The first horse inspection at the Ocala Jockey Club International Three-Day kicked off the 2019 edition of the event. The CCI2*-L riders presented their horses first for the ground jury of Peter Gray (CAN) and Nikki Herbert (GBR). Natasha Erschen’s Chai Tea Latte was sent to the hold, but passed upon reinspection so all 71 who presented will go forward to dressage.
In the CCI3*-L, the ground jury of Christian Landolt (SUI), Helen Brettell (GBR), and Gretchen Butts (USA) sent two horses to the hold box – Emily Beshear’s Deal With It who was accepted upon reinspection and Joe Meyer’s Gortglas Crazy Love who was represented and unfortunately was not accepted. The CCI3*-L will have 28 start dressage after last minute scratches.
The final division to present was the CCI4*-L and all 32 were accepted after their first passes down the jog lane.
Two dressage rings will run tomorrow with the CCI4*-S and CCI2*-L first up at 8:00 a.m. with the CCI3*-L starting at 12:20 p.m. The CCI4*-L has their turn in dressage on Friday beginning at 10:20 a.m.
Every year the eventing community comes together to celebrate the hard work and accomplishments of its members at the United States Eventing Association (USEA) Annual Meeting & Convention Year End Awards Ceremony. Led by Master of Ceremonies Jim Wofford, the awards ceremony is one of the most anticipated events of Convention and gives eventers the opportunity to celebrate their successes with their family and friends.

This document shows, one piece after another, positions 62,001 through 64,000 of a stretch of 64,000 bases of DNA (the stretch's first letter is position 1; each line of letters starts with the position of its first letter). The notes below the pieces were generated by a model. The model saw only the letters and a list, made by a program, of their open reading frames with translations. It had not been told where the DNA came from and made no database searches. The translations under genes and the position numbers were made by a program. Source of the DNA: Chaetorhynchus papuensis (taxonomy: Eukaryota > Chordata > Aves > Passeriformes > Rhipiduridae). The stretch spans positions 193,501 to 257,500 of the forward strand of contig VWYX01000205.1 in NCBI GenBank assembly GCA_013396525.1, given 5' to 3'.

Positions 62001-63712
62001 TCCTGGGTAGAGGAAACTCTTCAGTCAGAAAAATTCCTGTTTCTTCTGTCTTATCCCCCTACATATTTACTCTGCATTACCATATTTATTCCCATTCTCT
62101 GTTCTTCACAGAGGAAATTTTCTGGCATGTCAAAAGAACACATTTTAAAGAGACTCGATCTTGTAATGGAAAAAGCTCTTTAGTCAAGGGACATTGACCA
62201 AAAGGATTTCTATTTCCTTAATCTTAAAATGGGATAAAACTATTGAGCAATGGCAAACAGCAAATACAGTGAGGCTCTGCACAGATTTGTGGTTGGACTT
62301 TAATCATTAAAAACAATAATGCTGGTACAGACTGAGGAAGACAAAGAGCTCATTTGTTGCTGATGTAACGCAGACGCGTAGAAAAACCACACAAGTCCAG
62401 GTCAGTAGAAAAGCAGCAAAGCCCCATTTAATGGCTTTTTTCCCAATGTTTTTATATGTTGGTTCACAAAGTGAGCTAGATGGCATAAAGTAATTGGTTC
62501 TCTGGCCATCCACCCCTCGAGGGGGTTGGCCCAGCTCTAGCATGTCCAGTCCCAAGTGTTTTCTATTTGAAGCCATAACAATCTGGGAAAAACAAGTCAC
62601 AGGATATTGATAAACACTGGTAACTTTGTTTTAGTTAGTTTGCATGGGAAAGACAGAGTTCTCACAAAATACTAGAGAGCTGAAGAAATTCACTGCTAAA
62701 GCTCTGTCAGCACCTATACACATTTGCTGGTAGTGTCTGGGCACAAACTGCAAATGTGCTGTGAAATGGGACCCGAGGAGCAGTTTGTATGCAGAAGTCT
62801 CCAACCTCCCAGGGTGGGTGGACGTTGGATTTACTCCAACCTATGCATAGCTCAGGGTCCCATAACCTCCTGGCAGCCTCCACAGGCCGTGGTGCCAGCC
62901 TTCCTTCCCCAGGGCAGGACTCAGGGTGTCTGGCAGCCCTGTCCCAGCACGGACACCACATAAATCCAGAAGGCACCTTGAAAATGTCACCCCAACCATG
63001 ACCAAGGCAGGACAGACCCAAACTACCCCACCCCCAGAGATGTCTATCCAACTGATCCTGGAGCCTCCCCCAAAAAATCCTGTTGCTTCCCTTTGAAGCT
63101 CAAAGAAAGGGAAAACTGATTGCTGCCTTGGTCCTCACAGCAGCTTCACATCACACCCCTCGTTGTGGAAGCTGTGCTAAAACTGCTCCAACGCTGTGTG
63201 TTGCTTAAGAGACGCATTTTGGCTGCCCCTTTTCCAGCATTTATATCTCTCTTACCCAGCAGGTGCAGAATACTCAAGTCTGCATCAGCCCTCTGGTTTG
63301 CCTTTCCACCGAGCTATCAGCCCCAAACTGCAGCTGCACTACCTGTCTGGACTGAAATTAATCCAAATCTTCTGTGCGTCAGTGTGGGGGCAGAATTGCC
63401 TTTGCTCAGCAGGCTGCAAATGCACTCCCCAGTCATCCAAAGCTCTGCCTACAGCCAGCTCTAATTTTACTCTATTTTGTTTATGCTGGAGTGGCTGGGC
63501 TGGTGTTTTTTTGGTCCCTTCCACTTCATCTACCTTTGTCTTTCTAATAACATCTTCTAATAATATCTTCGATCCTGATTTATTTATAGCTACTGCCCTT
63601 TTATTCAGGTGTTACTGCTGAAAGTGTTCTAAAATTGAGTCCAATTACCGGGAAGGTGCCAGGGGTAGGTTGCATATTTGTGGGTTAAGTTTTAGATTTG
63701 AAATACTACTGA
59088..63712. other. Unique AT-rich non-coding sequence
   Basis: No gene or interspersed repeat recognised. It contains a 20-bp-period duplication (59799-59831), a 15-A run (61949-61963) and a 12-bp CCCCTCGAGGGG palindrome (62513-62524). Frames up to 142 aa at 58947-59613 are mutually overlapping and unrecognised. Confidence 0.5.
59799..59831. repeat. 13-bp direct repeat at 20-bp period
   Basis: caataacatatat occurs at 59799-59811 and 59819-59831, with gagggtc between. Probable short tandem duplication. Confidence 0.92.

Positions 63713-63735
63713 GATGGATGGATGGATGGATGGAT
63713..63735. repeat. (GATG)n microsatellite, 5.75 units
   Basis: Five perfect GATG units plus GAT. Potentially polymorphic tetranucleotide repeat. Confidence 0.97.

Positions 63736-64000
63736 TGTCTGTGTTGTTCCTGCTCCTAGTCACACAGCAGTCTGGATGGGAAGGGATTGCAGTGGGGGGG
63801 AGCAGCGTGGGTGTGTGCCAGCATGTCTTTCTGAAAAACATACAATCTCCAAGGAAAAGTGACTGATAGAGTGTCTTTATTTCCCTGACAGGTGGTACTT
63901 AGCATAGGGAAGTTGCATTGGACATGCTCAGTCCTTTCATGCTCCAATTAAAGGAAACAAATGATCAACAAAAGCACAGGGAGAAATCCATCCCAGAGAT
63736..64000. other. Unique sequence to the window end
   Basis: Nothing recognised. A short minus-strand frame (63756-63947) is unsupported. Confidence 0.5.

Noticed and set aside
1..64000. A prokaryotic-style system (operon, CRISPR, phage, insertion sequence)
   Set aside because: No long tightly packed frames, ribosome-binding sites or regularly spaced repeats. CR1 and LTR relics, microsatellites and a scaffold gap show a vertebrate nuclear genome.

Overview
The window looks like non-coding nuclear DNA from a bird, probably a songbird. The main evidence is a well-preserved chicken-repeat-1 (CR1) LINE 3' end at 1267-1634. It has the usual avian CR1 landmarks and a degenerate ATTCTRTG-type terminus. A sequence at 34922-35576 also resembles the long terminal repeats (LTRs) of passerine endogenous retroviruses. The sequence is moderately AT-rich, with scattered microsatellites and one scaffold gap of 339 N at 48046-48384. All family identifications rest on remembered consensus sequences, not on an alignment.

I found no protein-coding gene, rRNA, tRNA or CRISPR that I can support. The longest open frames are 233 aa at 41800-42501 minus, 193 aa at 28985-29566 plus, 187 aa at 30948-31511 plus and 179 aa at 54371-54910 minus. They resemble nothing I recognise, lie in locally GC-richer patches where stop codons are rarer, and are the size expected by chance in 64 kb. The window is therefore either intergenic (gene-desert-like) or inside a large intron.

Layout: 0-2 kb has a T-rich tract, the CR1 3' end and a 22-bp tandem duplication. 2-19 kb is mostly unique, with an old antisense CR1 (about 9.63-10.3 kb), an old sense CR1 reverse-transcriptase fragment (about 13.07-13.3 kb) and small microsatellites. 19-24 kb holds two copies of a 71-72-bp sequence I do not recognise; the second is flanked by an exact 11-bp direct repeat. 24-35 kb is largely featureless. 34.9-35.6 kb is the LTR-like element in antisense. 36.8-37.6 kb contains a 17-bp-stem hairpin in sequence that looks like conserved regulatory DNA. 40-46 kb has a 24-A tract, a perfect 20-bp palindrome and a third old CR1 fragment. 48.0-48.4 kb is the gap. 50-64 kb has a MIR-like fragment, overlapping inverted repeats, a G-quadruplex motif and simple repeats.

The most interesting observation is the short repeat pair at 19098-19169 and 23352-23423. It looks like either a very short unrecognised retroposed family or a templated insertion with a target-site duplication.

Over the previous decade, the number of upper level event horses that remain at the highest levels of the sport for extended periods of time has anecdotally been dwindling. Also, it is rare to see horses return to represent the U.S. on international teams. This discussion features statistics provided by the USEA and EquiRatings to strengthen our understanding of this issue and perspectives from coaches, trainers, riders, grooms, and veterinary professionals on the possible reasons and solutions.
For 60 years the members of the USEA have been coming together to discuss the business of the Association and make important decisions to keep the sport of eventing thriving in America. The USEA Annual Meeting & Convention has turned into four days full of meetings and more, but the Annual Meeting remains the backbone.
The focus of this presentation is mindfulness practice, how it ties into the core principles of mindset, fitness, nutrition, and community, and how these topics foster optimal performance in and out of the saddle. As equestrians, we invest a lot of time and energy making sure that our horses are in their best shape to compete and in doing so we often sweep our own needs to the side.